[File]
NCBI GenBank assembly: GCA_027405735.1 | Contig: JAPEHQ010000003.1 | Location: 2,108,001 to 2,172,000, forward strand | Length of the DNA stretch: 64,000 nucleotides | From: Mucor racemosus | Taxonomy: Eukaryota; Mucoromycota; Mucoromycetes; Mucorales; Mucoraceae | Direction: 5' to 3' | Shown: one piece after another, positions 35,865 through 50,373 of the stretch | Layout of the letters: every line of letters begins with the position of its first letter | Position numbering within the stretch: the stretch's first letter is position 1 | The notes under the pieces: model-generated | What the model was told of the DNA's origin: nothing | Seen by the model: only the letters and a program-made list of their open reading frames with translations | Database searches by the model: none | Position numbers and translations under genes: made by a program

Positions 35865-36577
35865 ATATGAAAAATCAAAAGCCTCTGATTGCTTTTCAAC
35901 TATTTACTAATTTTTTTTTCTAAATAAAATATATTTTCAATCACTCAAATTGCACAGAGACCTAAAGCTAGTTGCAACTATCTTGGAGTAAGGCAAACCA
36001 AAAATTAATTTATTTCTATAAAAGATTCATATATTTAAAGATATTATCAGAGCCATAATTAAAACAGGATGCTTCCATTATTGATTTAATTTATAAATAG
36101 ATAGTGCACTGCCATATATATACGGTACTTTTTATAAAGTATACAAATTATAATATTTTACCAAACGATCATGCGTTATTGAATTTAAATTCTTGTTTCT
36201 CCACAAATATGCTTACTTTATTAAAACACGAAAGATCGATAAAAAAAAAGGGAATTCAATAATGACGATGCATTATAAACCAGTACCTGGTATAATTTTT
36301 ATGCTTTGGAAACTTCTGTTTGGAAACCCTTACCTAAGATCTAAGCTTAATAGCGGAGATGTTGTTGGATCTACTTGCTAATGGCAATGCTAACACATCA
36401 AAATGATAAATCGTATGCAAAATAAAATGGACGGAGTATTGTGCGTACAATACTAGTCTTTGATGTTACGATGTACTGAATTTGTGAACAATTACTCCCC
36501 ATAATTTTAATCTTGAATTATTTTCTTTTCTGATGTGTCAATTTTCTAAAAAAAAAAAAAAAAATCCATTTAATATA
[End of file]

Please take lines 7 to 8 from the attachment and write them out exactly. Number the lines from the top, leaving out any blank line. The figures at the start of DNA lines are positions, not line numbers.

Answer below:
36201 CCACAAATATGCTTACTTTATTAAAACACGAAAGATCGATAAAAAAAAAGGGAATTCAATAATGACGATGCATTATAAACCAGTACCTGGTATAATTTTT
36301 ATGCTTTGGAAACTTCTGTTTGGAAACCCTTACCTAAGATCTAAGCTTAATAGCGGAGATGTTGTTGGATCTACTTGCTAATGGCAATGCTAACACATCA